FULL DAY DRUCKER SEMINARS NOW AVAILABLE. The following new full-day seminars based on my being Peter Drucker’s first executive PhD student, personal discussions with him, and my research of his writings are now available. These are The Lost Lessons of Peter F. Drucker, Drucker on Marketing, and Drucker on Leadership. For a complete description go to  SPEECHES, SEMINARS, AND WORKSHOPS  or contact me directly by e-mail at wcohen@stuffofheroes.com or telephone (626) 794-5998. Yes we do give international seminars — The U.S. country code is 01.

HOW TO BUILD AN ORGANIZATION

by ã William A. Cohen, PhD 2008

www.stuffofheroes.com

In many of my seminars on leadership, I ask this question: Can you think of any organization that has all of these attributes?

 

·        The workers work very hard physically, including weekends, with little complaint.

 

·        The workers receive no money and little material compensation for their services.

 

·        The work is dangerous and workers are frequently injured on the job.

 

·        The work is strictly voluntary.

 

·        The workers usually have very high morale.

 

·        The organization always has more workers than can be employed.

 

·        The workers are highly motivated to achieve the organization’s goals.

   

    Do you think that there’s no such organization on the face of the earth? That such an organization can’t exist? That such an organization is only in someone’s dream?

    Before you come to such a conclusion, consider a high school football team. It has all of the above qualities. Do you say that a successful high school football star can go on to make megabucks as a professional player? Well, that’s true. However, the chances of that happening considering the numbers of high school players versus the numbers of pro players is very slim indeed. You’d have a better chance of winning one of the big lotteries. Very few perform “work” on a football team for that reason.

 

What You Can Learn From A Girl’s Soccer Team

I have selected football in the above example, but you can find similar results in other sports. For years I have been fascinated with the story of Arthur Resnick who coached a girls soccer team in Scarsdale, New York.

    In a four-year period, Coach Resnick’s team won 75 consecutive matches. Of course it won the regional title every year.

    I know what you’re thinking. This was one of those schools that trained professional athletes. That every student was a “jock.” That the male teams achieved even more dramatic results.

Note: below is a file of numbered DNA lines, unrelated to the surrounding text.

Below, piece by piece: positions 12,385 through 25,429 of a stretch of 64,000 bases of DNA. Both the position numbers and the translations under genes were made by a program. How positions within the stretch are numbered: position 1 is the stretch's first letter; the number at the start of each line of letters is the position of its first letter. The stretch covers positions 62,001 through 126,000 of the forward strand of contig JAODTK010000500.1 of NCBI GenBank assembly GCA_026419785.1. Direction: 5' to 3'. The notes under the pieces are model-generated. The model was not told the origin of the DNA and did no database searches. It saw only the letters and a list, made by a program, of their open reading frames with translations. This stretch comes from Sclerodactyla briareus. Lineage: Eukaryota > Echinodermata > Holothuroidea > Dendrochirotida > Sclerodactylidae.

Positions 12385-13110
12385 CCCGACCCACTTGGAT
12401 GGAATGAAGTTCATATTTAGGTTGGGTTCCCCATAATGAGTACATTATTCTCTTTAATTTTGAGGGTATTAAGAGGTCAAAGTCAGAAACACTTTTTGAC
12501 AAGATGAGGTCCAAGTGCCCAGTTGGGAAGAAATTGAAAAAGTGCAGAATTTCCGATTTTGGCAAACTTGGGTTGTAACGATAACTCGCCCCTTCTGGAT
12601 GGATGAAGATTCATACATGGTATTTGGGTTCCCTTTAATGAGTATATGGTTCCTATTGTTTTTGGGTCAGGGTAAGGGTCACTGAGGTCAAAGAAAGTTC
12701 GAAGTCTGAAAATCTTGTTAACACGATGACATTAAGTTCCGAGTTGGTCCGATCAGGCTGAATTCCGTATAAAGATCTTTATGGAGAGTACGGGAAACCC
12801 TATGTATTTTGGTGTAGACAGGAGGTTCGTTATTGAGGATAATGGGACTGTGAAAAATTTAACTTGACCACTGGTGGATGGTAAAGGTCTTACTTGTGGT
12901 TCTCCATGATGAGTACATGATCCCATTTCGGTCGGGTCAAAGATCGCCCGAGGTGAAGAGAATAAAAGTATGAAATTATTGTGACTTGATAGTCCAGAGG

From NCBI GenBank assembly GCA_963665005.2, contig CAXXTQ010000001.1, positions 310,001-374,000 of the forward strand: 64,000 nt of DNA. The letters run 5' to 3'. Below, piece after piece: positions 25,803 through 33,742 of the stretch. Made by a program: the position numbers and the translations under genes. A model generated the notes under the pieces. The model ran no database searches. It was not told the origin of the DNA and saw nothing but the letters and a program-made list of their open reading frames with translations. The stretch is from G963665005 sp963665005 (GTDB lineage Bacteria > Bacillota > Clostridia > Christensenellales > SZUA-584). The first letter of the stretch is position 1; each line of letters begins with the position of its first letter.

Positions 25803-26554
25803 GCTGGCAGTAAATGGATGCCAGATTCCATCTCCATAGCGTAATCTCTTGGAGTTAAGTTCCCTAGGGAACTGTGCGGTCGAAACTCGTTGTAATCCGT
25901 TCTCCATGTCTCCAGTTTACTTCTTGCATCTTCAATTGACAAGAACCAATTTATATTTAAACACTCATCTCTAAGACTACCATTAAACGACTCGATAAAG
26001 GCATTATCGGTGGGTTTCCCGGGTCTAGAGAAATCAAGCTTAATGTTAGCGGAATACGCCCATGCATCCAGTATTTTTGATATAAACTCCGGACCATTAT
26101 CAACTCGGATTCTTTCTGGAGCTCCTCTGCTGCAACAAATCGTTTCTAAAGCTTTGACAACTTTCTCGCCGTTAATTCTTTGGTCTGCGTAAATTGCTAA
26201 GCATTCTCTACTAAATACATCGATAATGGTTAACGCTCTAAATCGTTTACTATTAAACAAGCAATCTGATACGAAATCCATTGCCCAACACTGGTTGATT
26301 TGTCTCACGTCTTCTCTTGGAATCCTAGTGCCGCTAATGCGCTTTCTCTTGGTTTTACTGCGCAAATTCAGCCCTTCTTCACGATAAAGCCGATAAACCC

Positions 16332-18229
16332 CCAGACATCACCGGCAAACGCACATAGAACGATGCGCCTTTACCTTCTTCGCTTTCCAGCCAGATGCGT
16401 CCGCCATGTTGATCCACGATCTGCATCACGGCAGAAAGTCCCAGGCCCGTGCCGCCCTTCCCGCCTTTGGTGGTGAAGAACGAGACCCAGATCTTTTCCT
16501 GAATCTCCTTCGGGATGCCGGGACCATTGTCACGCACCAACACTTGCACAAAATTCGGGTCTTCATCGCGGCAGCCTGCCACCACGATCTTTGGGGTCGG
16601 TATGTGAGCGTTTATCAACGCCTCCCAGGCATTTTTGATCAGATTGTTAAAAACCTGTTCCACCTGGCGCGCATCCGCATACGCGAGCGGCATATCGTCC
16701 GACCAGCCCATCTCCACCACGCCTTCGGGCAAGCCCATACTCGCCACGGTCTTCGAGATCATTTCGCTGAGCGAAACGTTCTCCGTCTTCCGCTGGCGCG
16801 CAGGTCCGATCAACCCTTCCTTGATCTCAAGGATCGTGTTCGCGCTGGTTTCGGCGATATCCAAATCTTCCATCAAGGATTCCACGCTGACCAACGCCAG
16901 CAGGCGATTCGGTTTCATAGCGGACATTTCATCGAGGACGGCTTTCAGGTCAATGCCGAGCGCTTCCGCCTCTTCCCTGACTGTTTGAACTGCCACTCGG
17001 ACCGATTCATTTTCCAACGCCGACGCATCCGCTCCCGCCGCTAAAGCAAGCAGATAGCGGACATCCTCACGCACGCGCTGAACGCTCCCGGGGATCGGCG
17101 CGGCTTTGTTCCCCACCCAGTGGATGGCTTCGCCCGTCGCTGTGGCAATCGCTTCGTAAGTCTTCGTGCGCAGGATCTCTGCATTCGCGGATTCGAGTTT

All of these statements are 100% wrong. This was not a particularly athletic school. Others teams at the same school, both male and female, had only a normal win-loss record, nothing spectacular.

    Because of his incredible success, others have studied Coach Resnick’s techniques. Stories have appeared about him and his team in magazines and newspapers including in Business WeekWall Street Journal, and Boardroom Reports.

    Why are business and management readers so interested in what the coach of a girl’s soccer team did? Because they realize that if they can understand what Coach Resnick used to build his girl’s soccer team, they can use the same techniques to build their own organizations.

 

Is There A Correlation Between Leadership and Athletics?

There is some correlation between leadership on the athletic field and leadership in other things in life. After the First World War, the authorities at West Point decided to review the records of former cadets. They wanted to know whether there was anything in the records of cadets who later became general officers that could have predicted their later success. Academically, there were no predictors. There were generals who graduated first in their classes, such as MacArthur. However, there were also generals who graduated last in their classes like Custer. There were also generals who had been athletes, and generals who had not. But it was a fact that a West Point graduate had a better chance of becoming a general if he had been an athlete while a cadet. As a result, of this research, athletics became required for all cadets.